Mon, Apr 12, 2021

Germany: Data Management Recommendations

May 2017

German Psychological Society (Deutsche Gesellschaft für Psychologie DGPs) has developed recommendations for sustainable data management and data sharing practices in psychological science.

The “open data” movement has gained momentum in psychology. In the wake of recent publications on the replicability of published findings, intensive discussions about false-positive results in the field, and new methodological developments, many psychological scientists now agree that sharing their data with other researchers may not only be helpful to reduce analytical errors and to avoid spurious results, but also to instigate new collaborations and, thus, to make more of one’s data. Scientific organizations have been supporting the idea of data sharing for years, encouraged their members to improve their data management routines, and provided new incentives for data sharing, such as launching new journals that make data sharing mandatory (e.g., the “Archives of Scientific Psychology”).

How does data sharing actually work?

Many colleagues welcome these developments, but there is still a lot of uncertainty regarding the specific benefits and the potential dangers and pitfalls of data sharing. Many wonder how data sharing actually works, how they know whether or not a repository is trustworthy, whether data sharing conflicts with data protection and privacy regulations, and whether they can keep a certain amount of control over who is using their data and whether people are using them in a responsible way.

To address these concerns and to support the idea of data sharing in the German scientific community, the German Psychological Society (Deutsche Gesellschaft für Psychologie, DGPs) has developed recommendations for sustainable data management and data sharing practices in psychological science. These recommendations have been developed together with members of our society in a thorough and iterative process over the last year. Our recommendations are compatible with the German Research Foundation’s (Deutsche Forschungsgemeinschaft, DFG) data sharing guidelines and with open data initiatives pursued by the Alliance of Science Organizations in Germany and by the European Research Council.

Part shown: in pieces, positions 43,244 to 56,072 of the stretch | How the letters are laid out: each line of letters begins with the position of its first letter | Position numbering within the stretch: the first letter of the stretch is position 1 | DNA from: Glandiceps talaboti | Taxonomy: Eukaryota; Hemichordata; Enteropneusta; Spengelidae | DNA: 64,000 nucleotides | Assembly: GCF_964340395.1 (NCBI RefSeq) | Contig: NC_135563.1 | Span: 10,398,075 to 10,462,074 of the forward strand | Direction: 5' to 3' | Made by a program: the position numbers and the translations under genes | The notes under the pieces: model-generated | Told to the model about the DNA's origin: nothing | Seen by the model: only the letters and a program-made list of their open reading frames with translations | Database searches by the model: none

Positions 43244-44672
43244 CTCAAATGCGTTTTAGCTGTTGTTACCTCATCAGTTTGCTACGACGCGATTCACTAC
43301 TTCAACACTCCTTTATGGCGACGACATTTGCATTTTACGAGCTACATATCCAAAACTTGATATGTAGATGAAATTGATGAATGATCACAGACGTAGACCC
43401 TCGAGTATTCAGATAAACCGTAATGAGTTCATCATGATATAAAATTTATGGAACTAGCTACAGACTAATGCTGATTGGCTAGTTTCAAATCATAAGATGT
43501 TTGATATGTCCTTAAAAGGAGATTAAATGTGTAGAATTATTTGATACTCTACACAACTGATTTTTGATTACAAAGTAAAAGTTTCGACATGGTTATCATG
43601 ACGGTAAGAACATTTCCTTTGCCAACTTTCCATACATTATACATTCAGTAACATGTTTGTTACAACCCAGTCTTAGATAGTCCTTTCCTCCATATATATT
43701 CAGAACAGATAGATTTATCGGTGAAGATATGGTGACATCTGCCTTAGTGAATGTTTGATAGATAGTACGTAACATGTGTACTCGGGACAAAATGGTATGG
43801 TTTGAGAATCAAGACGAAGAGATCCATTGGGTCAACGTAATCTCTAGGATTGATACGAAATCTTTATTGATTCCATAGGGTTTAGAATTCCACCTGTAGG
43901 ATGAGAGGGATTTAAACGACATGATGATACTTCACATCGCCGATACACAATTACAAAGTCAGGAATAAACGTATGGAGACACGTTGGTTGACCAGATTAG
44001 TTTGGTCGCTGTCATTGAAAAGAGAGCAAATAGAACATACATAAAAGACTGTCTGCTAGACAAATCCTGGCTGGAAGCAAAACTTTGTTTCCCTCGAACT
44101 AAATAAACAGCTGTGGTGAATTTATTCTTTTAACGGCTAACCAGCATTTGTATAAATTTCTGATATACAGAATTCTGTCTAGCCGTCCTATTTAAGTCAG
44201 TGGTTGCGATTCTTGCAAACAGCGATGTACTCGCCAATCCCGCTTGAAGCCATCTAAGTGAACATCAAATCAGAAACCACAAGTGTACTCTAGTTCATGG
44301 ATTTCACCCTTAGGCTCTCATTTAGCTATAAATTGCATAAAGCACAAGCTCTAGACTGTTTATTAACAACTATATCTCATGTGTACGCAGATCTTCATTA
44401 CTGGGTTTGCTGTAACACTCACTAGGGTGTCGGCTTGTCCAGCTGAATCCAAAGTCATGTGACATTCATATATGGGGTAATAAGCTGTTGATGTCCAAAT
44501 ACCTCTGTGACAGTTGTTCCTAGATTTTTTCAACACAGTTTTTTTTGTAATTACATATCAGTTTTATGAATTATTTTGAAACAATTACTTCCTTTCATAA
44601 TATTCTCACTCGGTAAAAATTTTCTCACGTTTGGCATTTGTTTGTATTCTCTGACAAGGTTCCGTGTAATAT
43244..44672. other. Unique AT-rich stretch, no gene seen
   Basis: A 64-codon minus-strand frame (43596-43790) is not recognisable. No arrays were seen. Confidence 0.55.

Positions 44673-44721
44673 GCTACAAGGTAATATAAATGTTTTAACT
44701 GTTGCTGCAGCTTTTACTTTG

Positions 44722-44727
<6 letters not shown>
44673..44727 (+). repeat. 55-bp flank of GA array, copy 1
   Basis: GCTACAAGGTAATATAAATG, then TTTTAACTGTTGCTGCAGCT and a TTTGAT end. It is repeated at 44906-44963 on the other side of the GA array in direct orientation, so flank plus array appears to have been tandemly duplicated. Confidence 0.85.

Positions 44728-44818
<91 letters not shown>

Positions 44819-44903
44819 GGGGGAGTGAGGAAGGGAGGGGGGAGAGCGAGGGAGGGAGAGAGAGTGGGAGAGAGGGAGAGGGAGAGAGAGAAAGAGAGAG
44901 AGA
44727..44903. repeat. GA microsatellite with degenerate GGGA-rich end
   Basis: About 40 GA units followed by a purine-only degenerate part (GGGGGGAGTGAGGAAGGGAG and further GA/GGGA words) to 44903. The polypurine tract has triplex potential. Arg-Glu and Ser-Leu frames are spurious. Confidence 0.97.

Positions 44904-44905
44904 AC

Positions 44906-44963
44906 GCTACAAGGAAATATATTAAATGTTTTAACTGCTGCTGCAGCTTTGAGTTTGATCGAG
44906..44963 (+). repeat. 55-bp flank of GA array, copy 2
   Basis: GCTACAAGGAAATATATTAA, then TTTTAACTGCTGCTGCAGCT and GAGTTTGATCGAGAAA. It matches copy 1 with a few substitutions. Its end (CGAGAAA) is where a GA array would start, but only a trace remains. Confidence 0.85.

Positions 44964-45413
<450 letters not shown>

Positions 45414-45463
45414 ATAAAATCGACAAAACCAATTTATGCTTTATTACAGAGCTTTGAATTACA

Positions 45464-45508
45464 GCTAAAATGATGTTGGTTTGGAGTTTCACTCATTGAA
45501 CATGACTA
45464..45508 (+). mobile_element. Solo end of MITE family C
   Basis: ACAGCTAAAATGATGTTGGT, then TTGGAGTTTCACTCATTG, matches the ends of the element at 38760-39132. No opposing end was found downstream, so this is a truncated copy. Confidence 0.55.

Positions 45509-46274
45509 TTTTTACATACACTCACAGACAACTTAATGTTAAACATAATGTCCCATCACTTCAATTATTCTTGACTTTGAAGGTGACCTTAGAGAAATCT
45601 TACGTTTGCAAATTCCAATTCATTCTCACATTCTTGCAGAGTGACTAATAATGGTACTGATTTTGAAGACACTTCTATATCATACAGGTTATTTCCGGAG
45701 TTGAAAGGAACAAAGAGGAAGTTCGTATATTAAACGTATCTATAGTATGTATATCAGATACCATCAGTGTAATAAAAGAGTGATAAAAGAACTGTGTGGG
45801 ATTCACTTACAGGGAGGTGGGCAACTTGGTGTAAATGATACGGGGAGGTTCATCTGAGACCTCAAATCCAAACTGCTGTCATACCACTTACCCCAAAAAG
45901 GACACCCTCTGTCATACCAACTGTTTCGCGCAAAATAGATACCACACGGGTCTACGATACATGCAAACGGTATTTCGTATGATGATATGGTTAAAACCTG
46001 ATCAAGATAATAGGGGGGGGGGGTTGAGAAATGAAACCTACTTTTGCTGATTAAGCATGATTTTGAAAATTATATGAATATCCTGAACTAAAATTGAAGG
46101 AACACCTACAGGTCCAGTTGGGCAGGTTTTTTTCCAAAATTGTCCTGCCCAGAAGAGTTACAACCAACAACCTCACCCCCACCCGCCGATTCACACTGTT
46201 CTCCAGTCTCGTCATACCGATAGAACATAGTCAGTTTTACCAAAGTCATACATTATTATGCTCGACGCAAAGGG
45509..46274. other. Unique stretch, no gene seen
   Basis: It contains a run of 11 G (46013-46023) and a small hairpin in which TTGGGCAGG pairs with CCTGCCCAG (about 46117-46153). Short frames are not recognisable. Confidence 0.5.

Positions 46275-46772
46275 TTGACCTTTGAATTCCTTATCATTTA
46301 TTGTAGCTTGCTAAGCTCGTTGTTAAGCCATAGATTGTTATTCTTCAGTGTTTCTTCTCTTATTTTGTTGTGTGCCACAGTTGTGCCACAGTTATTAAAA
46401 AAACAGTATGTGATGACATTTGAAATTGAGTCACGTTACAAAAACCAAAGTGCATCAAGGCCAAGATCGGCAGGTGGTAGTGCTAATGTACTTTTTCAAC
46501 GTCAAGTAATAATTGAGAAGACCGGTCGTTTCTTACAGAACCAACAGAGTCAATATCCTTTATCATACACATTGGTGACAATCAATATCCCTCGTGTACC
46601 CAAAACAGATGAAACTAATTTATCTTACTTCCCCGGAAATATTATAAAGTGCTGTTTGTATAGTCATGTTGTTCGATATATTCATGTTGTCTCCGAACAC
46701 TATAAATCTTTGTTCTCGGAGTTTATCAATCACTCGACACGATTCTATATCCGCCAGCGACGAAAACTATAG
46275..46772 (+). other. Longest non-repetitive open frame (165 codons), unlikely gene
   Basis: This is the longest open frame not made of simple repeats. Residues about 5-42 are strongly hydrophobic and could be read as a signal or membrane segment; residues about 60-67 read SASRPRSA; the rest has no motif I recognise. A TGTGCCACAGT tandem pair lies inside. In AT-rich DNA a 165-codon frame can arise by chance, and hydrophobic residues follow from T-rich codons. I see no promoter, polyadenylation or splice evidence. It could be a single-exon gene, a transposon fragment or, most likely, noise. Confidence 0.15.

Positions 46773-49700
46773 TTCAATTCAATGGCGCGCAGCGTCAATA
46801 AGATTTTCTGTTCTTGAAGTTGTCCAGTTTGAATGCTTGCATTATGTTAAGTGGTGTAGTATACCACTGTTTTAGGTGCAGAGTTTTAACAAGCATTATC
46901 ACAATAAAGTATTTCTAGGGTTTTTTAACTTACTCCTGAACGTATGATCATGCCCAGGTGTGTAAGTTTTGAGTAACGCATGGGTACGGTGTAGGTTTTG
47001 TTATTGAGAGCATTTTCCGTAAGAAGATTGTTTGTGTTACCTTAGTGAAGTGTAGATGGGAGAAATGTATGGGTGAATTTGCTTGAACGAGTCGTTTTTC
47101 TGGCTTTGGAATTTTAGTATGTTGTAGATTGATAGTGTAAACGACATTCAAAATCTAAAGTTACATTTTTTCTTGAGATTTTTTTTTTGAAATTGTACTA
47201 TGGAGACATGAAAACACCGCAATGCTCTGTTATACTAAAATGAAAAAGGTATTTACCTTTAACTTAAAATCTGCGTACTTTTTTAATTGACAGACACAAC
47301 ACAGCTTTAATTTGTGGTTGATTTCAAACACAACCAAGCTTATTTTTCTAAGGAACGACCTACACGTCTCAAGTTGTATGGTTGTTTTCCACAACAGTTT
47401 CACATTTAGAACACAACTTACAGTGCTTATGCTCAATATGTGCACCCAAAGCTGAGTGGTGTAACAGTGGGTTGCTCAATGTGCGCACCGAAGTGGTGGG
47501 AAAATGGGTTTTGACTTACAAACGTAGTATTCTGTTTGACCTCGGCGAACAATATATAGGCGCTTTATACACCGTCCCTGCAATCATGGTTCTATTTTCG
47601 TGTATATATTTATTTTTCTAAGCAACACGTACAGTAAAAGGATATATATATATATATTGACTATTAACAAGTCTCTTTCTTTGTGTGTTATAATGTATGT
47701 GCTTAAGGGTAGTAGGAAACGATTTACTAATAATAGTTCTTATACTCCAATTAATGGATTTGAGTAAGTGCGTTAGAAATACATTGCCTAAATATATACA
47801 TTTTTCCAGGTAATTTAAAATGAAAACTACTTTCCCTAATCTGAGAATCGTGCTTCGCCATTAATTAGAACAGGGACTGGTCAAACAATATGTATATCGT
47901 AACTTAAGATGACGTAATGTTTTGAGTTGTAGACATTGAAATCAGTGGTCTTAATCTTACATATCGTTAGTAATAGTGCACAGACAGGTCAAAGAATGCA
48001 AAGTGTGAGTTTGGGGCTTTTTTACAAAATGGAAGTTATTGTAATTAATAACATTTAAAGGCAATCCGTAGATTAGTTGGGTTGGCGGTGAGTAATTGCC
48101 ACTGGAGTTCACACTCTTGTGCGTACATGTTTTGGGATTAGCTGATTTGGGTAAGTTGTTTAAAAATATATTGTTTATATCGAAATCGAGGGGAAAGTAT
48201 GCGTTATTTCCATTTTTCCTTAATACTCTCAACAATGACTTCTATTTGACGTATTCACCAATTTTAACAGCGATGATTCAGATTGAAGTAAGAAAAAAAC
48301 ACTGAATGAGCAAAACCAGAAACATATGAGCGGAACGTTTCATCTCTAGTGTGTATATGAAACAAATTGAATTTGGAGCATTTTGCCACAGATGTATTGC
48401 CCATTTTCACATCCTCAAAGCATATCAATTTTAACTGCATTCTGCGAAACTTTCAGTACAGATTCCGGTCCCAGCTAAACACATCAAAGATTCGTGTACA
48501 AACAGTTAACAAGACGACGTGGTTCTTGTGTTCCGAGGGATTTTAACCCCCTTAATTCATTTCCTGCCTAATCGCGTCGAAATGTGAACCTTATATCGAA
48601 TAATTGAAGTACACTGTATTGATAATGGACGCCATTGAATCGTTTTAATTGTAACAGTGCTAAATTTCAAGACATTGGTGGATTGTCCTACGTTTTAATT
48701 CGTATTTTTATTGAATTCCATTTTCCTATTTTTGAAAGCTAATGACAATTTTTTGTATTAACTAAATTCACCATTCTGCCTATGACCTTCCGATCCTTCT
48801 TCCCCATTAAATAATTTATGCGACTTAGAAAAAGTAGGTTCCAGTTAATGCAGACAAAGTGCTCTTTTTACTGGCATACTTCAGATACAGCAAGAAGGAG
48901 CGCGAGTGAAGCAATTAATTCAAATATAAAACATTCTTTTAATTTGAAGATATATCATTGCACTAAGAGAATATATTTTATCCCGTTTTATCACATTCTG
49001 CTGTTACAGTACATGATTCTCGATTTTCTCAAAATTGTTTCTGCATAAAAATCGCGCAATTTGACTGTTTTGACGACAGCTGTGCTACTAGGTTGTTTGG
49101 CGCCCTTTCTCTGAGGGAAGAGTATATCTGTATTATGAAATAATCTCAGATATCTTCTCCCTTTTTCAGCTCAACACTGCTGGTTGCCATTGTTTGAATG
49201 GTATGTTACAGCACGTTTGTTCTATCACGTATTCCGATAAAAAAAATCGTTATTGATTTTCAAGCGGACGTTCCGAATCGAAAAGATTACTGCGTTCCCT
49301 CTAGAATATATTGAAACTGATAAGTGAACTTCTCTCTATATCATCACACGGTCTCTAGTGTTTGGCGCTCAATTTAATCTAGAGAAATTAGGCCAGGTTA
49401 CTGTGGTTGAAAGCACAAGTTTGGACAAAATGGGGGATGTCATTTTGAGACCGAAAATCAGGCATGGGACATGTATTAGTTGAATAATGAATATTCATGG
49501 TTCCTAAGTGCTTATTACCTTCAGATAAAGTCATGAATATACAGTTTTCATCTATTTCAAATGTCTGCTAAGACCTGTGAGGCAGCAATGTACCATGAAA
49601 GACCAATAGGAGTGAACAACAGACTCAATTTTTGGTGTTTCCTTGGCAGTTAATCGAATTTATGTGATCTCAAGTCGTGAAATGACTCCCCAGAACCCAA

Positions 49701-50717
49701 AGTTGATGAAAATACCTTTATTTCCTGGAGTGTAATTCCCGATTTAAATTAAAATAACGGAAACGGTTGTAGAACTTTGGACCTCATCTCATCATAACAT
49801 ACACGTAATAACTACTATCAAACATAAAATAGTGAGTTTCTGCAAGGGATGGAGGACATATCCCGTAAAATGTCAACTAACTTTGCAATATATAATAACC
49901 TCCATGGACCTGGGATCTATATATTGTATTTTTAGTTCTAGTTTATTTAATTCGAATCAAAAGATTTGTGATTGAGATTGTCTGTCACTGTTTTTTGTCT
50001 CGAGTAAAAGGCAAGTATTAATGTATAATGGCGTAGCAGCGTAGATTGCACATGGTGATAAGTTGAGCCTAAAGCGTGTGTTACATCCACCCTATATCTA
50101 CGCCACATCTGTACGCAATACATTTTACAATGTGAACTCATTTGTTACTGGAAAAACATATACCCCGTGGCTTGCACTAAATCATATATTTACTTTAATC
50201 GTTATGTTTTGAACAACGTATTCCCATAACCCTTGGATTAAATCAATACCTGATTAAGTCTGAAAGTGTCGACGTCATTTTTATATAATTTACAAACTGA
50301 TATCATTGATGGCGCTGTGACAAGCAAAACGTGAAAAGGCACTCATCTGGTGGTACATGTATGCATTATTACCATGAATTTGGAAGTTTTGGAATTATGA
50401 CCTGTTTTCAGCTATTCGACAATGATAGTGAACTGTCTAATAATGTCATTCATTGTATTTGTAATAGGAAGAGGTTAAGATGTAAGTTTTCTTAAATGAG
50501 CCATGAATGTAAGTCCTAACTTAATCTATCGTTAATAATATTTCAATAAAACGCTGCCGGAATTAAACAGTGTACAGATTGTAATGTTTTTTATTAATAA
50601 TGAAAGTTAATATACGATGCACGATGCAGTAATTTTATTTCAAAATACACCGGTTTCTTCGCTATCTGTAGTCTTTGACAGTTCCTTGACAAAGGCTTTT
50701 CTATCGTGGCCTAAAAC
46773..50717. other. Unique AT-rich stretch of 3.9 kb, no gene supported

More specifically, our recommendations emphasize the importance of sustainable data management practices; they define standards and restrictions regarding both the publication of one’s data and the use of these data by third parties; and they specify rights and duties of researchers who share their data and those who use shared data.

Our experience from developing these recommendations and from discussing them with our members is that such practical questions can be quite complex. But it is our duty to face this complexity, to find practical solutions, to monitor these solutions, and revise them if necessary. All these aims are more likely to be achieved in a collaborative effort, that is, together with our own members, with other science organizations in Germany, with German and European scientific funding agencies, and with other psychological associations and societies all over the world – including yours.

German colleagues invite to discuss the paper

The English version of the recommendations is attached.

The DGPs has established a task force, consisting of

  • Felix Schönbrodt (University of Munich; Center for Open Science - Felix.Schoenbrodt (at) ),
  • Andrea Abele-Brehm (University of Erlangen-Nürnberg; former DGPs President: andrea.abele-brehm(at) ), and
  • Mario Gollwitzer (University of Marburg; DGPs Secretary - mario.gollwitzer(at)